base platform-dependency-os;
         "Windows operating system";
     identity macOS {
       base platform-dependency-os;

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         "Mac operating system develop by Apple, Inc.";
     identity darwin {
       base platform-dependency-os;
         "Open-source Unix-like operating system first released by Apple
     identity ubuntu {
       base platform-dependency-os;
         "Linux distribution, used in desktop distribution";
     identity red-hat {
       base platform-dependency-os;
         "Red Hat Enterprise Linux, released in multiple server and
         desktop versions";
   // NEED to extend and include iOS, Android, etc.;

     identity role {
         "What the role of a given device/component is in the network.
         This attribute normally will be configured on the specific
         component during setup. This attribute normally will be
         configured on the specific component during setup";
     identity border-router {
       base role;
         "Router that provides connectivity between interior and
         exterior network routers or to the cloud";
     identity access {
       base role;
         "Router that provides access to a larger communication network
         of some sort.";
     identity control-plane {
       base role;
         "Network component that controls how data packets are
     identity edge {

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       base role;
         "Router that provides an entry point into enterprise or service
         provider core networks";
     identity core {
       base role;
         "Component part of the high-speed backbone of the network. It
         provides fast and efficient data transport";
     identity datacenter {
       base role;
         "Component placed in the data center, mantaining and housing
         back-end IT system and data stores";
     identity branch {
       base role;
         "Router in a remote branch of an enterprise's network";

     identity deployment-mode {
         "This attribute will denote the configured deployment mode
          for the asset and features, if applicable; e.g.,
          High Availability(HA) or Faiover cluster, virtual appliance,
     identity primary {
       base deployment-mode;
         "Asset or featurs that support critical applications to
         minimize system downtime, to achieve high availabiilty or
     identity secondary {
       base deployment-mode;
         "Redundant asset or feature, that is triggered when the
         primary encounters performance issues, to achieve high
         availability or failover";
     identity cloud {
       base deployment-mode;
         "Especially it refers to remote, distributed and shared asset

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         resources (i.e. data storage, computing power, etc.), which
         are hooked together and meant to operate as a single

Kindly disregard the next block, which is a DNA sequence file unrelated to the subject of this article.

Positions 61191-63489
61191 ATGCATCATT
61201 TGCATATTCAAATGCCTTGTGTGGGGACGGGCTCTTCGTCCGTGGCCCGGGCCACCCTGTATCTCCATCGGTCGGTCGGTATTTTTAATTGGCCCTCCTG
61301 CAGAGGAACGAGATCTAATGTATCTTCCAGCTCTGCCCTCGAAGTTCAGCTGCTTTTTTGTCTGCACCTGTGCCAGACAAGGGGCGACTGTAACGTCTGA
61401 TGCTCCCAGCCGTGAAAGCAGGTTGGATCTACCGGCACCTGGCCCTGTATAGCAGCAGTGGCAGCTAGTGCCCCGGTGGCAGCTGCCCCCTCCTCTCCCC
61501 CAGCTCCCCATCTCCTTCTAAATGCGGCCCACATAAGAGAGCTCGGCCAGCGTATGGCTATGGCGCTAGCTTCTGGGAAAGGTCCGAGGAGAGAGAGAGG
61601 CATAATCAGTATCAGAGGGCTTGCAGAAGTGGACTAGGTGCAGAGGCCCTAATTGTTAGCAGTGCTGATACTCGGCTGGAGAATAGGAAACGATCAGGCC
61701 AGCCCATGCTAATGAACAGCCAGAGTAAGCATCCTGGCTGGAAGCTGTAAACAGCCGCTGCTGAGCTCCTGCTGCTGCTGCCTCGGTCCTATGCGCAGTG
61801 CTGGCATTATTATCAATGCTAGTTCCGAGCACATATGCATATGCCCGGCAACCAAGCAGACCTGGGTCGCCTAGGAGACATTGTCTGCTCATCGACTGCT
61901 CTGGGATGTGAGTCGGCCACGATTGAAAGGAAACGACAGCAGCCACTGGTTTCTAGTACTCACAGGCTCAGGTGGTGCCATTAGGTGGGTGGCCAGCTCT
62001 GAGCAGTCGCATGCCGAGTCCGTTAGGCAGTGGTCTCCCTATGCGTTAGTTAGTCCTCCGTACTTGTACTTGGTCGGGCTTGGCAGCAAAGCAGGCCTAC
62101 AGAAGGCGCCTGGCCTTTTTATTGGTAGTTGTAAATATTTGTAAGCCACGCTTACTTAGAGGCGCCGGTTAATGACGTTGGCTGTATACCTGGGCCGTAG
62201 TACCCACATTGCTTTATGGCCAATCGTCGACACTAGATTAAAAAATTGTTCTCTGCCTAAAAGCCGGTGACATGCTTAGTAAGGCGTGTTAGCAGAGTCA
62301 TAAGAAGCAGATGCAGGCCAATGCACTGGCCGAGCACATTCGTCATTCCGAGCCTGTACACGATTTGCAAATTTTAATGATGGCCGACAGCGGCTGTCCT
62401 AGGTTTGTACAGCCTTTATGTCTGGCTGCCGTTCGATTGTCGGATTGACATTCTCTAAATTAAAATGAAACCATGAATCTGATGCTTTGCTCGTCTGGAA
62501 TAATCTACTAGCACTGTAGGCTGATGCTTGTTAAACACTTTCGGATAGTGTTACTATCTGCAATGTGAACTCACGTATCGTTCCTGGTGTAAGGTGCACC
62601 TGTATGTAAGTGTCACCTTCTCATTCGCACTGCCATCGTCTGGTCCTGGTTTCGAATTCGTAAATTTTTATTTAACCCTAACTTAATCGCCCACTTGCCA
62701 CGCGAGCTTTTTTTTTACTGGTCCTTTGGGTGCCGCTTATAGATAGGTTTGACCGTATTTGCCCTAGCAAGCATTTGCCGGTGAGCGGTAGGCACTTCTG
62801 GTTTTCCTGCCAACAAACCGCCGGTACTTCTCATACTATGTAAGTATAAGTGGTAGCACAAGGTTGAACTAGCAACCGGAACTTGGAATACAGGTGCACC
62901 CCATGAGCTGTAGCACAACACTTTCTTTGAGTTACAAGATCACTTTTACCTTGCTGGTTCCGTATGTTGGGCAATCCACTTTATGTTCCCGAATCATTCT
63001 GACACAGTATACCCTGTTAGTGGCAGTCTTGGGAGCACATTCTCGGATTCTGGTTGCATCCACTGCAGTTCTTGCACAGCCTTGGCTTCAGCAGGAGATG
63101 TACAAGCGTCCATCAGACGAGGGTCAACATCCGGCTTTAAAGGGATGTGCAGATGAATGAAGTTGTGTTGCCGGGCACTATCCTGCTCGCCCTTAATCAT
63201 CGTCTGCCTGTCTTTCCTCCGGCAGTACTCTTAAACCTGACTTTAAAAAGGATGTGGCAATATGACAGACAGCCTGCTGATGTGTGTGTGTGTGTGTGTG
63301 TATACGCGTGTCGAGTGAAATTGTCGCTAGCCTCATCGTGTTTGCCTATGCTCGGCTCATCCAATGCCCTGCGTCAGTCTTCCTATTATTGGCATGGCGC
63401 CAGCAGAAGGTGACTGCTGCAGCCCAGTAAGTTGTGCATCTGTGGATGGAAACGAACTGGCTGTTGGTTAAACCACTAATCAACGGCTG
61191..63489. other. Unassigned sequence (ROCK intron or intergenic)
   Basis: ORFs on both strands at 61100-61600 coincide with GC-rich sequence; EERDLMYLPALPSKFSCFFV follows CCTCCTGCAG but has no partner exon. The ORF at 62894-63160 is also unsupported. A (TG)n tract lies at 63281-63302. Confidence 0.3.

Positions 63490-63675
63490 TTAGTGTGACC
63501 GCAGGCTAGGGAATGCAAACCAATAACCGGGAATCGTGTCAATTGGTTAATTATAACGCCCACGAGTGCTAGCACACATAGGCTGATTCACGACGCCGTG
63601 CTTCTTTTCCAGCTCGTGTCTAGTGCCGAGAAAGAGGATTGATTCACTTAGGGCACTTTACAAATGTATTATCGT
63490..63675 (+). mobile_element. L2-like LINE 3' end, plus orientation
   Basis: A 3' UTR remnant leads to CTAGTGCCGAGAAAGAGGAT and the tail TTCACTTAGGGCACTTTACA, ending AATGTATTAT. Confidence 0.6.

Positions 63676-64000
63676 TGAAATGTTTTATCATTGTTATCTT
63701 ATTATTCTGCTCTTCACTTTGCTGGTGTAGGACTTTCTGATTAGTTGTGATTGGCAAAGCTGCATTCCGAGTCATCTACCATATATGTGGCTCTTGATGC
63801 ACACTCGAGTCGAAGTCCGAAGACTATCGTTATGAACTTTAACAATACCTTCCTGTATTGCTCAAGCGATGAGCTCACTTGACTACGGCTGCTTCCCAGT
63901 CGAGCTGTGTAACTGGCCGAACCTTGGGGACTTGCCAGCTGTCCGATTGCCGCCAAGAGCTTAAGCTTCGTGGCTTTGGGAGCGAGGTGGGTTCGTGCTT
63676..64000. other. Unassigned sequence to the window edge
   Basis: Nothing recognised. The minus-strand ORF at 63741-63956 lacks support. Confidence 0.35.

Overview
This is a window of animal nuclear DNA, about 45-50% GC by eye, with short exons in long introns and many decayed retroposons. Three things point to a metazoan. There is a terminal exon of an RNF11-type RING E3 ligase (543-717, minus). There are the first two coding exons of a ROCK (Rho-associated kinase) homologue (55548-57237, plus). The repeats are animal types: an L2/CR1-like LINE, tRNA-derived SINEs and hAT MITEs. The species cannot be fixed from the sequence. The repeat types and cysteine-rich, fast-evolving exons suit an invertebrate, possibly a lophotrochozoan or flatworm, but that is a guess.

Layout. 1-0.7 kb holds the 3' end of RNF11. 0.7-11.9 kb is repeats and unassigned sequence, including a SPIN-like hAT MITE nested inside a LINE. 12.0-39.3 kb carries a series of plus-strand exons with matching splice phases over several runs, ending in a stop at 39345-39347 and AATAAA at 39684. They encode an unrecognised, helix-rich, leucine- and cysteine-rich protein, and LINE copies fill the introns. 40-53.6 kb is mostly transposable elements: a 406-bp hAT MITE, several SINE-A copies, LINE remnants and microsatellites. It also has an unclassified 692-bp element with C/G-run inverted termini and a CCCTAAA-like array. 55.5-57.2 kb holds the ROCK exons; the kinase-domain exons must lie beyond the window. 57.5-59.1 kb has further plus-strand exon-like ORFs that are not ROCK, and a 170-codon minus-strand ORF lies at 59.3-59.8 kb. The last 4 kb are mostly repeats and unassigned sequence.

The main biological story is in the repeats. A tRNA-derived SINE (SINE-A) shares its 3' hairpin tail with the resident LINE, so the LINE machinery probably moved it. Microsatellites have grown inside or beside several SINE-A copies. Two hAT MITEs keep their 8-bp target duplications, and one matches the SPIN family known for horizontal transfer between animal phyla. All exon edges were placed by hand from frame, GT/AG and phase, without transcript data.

identity virtual-appliance {
       base deployment-mode;
         "pre-configured virtual machine image, ready to run on a
     identity container {
       base deployment-mode;
         "Standard unit of software that packages up code and all its
         dependencies so the application runs quickly and reliably from
         one computing environment to another";

     identity undeployed {
       base deployment-mode;
         "it refers to an asset that is undeployed";

     identity counter-type {
         "Specify the different type of counters, i.e accumulated-count,
          average-count, last-count, high-water mark count, low-water
          mark count" ;
     identity accumulated {
       base counter-type;
         "monotonically increasing counters. They're useful for
          aggregating metric information such as the number of hits
          on a web page, how many users log into a portal, etc.";
     identity average {
       base counter-type;
         "typical value in a set of metrics, in particular the mean,
         which is calculated by dividing the sum of the values in the
         set by their number.";
     identity last {
       base counter-type;
         "Last value measured and collected for specific metric.";

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     identity high-water-mark {
       base counter-type;
         "Highest level of value in a set of metrics.";
     identity low-water-mark {
       base counter-type;
         "Lowest level of value in a set of metrics.";
     identity feature-scope {
         "Optional tag that could apply to any usage feature, so that
          if there are multiple dimensions of reporting that need to
          be accommodated (i.e., report feature usage by 'site')";
     identity site {
       base feature-scope;
         "Single location, part of the network";
     identity network {
       base feature-scope;
         "scope limited to the networking assets";
     typedef feature-usage-type {
       type enumeration {
         enum none {
             "No Usage";
         enum low {
             "Usage meeting the Low Threshold";
         enum medium {
             "Usage meeting the Medium Threshold";
         enum high {